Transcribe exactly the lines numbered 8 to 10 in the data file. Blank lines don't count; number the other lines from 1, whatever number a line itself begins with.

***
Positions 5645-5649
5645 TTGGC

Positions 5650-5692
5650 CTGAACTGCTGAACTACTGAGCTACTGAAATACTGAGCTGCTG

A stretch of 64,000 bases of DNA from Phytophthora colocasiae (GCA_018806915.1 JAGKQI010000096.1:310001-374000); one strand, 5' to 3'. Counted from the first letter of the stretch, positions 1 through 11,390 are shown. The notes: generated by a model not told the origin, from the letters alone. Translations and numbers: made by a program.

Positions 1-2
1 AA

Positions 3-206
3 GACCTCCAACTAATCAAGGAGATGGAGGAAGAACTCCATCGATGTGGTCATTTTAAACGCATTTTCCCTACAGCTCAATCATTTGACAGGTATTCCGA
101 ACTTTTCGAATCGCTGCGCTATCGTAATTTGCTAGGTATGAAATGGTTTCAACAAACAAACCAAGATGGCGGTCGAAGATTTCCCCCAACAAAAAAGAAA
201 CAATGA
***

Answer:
Positions 3-206
3 GACCTCCAACTAATCAAGGAGATGGAGGAAGAACTCCATCGATGTGGTCATTTTAAACGCATTTTCCCTACAGCTCAATCATTTGACAGGTATTCCGA
101 ACTTTTCGAATCGCTGCGCTATCGTAATTTGCTAGGTATGAAATGGTTTCAACAAACAAACCAAGATGGCGGTCGAAGATTTCCCCCAACAAAAAAGAAA